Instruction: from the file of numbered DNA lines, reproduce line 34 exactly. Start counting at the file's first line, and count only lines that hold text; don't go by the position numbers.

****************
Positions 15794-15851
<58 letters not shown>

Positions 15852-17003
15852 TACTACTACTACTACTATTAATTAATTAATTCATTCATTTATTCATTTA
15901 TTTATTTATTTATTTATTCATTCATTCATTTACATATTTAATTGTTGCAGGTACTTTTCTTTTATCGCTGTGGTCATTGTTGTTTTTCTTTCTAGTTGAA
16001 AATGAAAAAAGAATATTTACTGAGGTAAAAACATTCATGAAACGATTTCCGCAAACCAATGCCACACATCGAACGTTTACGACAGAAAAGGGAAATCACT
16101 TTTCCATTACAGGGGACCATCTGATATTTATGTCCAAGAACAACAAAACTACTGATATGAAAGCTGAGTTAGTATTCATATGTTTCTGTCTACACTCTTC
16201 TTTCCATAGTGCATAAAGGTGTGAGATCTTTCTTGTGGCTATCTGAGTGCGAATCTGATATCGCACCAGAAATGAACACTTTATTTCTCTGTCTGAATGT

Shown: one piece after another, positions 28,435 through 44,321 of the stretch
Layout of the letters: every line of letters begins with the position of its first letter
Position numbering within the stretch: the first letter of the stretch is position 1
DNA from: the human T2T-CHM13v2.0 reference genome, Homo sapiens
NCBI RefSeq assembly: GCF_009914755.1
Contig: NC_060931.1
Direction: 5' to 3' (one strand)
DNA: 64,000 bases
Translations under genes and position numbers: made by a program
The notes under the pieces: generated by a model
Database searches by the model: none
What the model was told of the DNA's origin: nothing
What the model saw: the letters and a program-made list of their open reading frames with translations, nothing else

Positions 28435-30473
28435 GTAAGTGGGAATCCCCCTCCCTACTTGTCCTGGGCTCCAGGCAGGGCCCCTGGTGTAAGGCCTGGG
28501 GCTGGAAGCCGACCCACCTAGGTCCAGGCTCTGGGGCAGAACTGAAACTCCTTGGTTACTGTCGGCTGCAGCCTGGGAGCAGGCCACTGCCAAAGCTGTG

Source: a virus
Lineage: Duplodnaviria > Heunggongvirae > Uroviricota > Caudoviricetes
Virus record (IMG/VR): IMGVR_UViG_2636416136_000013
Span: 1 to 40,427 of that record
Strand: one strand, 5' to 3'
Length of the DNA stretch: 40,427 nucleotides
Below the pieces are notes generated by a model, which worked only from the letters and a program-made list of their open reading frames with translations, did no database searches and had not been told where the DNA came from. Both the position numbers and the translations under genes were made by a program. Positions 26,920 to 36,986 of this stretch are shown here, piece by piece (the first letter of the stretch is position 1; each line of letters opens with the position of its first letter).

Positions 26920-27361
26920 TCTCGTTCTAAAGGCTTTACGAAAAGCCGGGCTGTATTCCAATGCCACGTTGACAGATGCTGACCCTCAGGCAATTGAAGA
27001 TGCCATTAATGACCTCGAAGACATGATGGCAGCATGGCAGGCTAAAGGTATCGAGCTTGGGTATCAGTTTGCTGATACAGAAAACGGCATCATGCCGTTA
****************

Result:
27001 TGCCATTAATGACCTCGAAGACATGATGGCAGCATGGCAGGCTAAAGGTATCGAGCTTGGGTATCAGTTTGCTGATACAGAAAACGGCATCATGCCGTTA